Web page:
I Want Our Baby To Live

Author: Diane Craver

"I WANT OUR BABY TO LIVE" by Diane Craver, copyright 1991

On August 24th, 1976, my husband Tom and I left for Bethesda Hospital in Cincinnati. We were expecting our first baby, and my contractions were three minutes apart, and a few farther apart.

As Tom was driving, he said, "Let's pray the Rosary together, and we can stop praying when you have a contraction."

After we finished saying the final prayer of the Rosary, I thought of the day being August 24th and remarked, "It's St. Bartholomew's Day. I bet our baby will be a boy." We had chosen the name, Bartholomew Thomas, before we realized that St. Bartholomew's Day was in August.

"Hey, that's right. We just might have a little Bart," Tom agreed.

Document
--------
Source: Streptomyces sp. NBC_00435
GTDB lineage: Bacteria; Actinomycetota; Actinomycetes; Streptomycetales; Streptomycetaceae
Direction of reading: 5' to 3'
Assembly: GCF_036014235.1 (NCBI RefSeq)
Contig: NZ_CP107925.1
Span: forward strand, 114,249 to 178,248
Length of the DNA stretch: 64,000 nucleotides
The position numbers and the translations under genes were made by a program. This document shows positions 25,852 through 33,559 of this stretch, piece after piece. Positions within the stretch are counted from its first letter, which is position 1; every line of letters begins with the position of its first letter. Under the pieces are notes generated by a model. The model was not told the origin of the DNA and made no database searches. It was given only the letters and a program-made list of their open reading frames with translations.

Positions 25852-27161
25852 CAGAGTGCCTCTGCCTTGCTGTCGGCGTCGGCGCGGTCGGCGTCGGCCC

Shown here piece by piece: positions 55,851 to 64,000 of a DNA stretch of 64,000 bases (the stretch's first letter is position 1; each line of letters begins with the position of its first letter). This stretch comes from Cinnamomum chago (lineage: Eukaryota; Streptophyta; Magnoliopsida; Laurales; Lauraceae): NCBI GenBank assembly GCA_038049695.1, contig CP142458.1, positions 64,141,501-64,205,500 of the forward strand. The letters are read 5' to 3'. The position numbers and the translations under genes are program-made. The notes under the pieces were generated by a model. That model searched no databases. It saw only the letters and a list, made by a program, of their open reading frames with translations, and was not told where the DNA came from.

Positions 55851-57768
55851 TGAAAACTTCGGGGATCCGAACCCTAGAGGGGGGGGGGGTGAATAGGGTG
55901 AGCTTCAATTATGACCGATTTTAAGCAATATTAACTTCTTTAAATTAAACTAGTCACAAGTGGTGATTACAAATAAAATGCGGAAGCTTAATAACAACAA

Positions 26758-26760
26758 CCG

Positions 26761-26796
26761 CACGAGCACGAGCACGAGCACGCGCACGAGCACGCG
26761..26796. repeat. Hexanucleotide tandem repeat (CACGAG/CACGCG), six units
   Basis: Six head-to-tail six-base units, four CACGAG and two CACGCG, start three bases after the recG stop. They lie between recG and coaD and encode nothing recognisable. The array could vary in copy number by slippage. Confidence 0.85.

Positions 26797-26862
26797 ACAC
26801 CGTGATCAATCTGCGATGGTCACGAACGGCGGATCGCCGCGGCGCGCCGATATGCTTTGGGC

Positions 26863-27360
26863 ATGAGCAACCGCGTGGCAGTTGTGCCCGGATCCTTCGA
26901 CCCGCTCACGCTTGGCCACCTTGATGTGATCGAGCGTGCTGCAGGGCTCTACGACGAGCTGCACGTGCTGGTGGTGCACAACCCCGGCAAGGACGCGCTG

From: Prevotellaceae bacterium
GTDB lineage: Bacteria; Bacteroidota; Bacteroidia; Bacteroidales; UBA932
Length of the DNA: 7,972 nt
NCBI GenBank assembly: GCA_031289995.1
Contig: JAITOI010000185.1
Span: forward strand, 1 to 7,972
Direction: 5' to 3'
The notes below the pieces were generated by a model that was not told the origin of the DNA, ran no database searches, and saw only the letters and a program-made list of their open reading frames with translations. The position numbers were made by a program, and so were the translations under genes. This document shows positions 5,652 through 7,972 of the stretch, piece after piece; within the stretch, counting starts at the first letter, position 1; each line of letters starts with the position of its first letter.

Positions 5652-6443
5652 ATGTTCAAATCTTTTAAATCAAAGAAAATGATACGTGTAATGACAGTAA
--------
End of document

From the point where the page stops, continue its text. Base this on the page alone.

We got to the hospital at 1:00 p.m. Later in the afternoon, I was hooked up to a fetal heart monitor. By this time I was miserable with my contractions coming so close and hard. It bothered Tom to see me suffer so much. He kept praying for me that the labor would end soon. Around 1:45 Dr. Brunsman broke my water and I was wheeled to the delivery room. On August 25th at 3:10 a.m. I gave birth to a beautiful girl.

I wanted so much to hold the tiny, dark-haired girl on my abdomen, but Dr. Brunsman was cleaning out her nose and mouth. When he was finished doing this, he gave her to another doctor. I saw the doctor and nurses giving her oxygen and trying to get her to breathe.

"Why isn't she breathing?" I asked in a panic-stricken voice. "What's wrong with our baby?"